Is a Holley Sniper EFI system really better than a classic carburetor?

Davin is a man all about making things better, whether that is a neglected engine sitting in a field or a hot-rodded straight-eight. The goal is always to get cars running tip-top, all fueled by elbow grease. In his work he’s heard a lot of myths and automotive urban legends, one of which is that a traditional carburetor is better than more advanced electronic fuel injection. So, of course, he decided to put the two systems to the test.

This is a companion discussion topic for the original entry at https://www.hagerty.com/articles-videos/articles/2020/02/12/holley-sniper-efi-system-vs-a-classic-carburetor

Really interested in hearing about the longevity of this versus the carburetors.

I know that most carburetors weren’t built with ethanol fuel in mind, I imagine this fuel injected setup is, though?


at 16:40 Davin states the AFR will be held at the ideal point (14.7?). However, does this mean that the AFR will not go rich when you hammer the gas pedal? Best performance is not at ideal AFR… nor is best economy.

I’d have thought that managing the AFR at different loads would be ideal, please clarify, thanks.

Would a single plane I take manifold work better I don’t have a lot of clearance for a spacer on 68 cougar thanks Mike

@mjg7623 - Yes, a single plane manifold is best for a system like this. If the spacer does not work, you can remove the intake and machine out the divider in the plenum (only need to go about an inch down) or replace the manifold with a single plane.

Personally I would elect to replace, especially since the manifold is coming off the engine either way.

These systems are dynamic, in that they’ll know the “ideal” AFR based upon engine load, rpm, temperature, etc. Just like fuel injection in a modern car, the Sniper system will richen up the mixture for power production (and detonation resistance).

Great info, please keep these stories coming :slight_smile:

I’m glad that Holley is offering this. I recall these throttle body F.I.'s from their first use in GM and Ford’s back in the 1980’s. They were reliable and if you did need a new injector it was easy to replace. I like the system Davin installed here and think it will interest a lot of guys that enjoy a trouble free turn-key operation. Particularly so if they have a vintage car that sits around for long periods and our ethanol laden gas dries out in the float bowl.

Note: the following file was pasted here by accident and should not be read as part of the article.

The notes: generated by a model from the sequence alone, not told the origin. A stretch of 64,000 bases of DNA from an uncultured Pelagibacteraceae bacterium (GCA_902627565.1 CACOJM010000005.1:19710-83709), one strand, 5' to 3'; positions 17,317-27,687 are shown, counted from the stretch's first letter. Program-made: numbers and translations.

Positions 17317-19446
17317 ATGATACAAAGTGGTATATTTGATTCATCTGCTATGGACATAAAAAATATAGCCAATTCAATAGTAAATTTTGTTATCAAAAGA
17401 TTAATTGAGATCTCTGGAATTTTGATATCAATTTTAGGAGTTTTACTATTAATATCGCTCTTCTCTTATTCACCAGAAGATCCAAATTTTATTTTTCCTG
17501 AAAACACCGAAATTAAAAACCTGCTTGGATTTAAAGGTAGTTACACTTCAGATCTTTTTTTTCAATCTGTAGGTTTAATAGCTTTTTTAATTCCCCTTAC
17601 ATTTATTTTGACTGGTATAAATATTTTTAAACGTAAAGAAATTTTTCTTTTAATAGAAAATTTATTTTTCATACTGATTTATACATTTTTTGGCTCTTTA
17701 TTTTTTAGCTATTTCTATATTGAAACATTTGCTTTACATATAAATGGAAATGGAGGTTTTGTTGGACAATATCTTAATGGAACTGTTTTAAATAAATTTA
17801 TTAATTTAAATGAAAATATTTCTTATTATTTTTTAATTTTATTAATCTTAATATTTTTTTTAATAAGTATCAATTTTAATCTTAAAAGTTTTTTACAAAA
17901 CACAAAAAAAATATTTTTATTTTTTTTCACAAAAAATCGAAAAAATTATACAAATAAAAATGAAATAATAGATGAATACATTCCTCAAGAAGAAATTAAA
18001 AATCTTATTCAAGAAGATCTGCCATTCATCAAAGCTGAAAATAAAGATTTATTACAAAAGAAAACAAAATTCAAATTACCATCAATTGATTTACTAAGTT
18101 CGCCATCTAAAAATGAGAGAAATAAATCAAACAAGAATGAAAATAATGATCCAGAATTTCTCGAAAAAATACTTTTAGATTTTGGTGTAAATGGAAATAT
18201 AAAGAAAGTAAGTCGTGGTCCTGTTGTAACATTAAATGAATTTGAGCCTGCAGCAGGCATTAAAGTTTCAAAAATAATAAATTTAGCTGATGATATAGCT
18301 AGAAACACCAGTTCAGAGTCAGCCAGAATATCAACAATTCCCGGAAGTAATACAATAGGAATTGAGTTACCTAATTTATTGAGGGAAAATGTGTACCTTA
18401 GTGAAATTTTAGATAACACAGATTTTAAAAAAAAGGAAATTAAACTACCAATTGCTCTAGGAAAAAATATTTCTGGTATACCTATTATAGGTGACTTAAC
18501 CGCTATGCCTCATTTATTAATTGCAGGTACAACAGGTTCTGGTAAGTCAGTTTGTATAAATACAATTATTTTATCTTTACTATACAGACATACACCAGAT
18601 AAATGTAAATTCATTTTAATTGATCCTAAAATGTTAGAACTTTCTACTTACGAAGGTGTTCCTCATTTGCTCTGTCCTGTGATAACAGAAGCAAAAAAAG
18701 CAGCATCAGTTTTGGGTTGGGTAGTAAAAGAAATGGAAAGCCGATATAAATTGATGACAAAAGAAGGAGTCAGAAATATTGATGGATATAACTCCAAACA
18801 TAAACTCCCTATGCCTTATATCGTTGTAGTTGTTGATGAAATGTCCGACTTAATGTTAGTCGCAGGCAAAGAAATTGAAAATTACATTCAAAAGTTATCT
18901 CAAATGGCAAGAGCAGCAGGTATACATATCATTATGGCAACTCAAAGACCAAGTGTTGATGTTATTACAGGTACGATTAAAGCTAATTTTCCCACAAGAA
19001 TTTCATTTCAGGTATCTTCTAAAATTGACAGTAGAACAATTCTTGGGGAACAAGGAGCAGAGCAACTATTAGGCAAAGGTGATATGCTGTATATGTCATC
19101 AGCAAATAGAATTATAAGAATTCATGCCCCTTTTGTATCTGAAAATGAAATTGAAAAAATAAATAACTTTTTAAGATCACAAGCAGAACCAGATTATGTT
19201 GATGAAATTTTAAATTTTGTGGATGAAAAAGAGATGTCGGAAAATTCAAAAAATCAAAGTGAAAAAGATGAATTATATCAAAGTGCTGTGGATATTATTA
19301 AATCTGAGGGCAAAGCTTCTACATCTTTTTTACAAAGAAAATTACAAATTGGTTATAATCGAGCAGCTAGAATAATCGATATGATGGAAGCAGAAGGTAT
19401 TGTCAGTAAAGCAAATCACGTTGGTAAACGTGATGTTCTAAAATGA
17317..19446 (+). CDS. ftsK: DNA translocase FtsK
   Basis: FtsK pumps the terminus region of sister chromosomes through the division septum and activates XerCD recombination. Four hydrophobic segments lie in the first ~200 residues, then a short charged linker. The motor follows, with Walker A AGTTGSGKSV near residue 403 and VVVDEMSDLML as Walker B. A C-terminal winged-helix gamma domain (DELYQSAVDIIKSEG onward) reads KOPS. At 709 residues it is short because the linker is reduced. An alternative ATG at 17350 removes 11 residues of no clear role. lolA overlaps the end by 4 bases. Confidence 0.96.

Answering the title question “Is a Holley Sniper EFI system really better than a classic carburetor?” Yes of course it is from most angles I can think of. However, that’s given someone has the money to spend on the HOLLEY F.I. Starting out at $1000 is a lot of money compared to a carb. Hopefully as time passes the cost will come down.

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If the Sniper system is the same as the Holley Terminator or HP/Dominator systems, then there is a small hand-held device used to adjust the trims. This means that after self-learning, the user can go into the software and adjust AFR for cruise, WOT and other load variables to allow for more or less efficiency depending on the user’s needs/wants.

FWIW, when we did the Hot Rod Power Tour a few years back, following behind the carb powered cars nearly suffocated us with their emissions fumes. After awhile, it was too much. However, it was a delight to follow the newer FI cars…

Holy Cow there’s a lot more mods to installing EFI than simply bolt-and-go! 50 psi fuel pump…block-off plate for the mechanical pump…all new ignition…spacer for intake (or all new intake)…Oxygen sensor…fuel return line? (I thought all the fuel went into the engine…there’s leftover that goes back in the tank?)…a sensor to program the system (even though it “learns”, there’s mechanical gremlins that trick the electronics). So we’re looking at $1000 for the Sniper, another $1000 for equipment to make it go, and $1000 to install? Seems a bit spendy for a 10% improvement. And do I really need all that just to make my pre-smog 1950 Lincoln Cosmopolitan more reliable?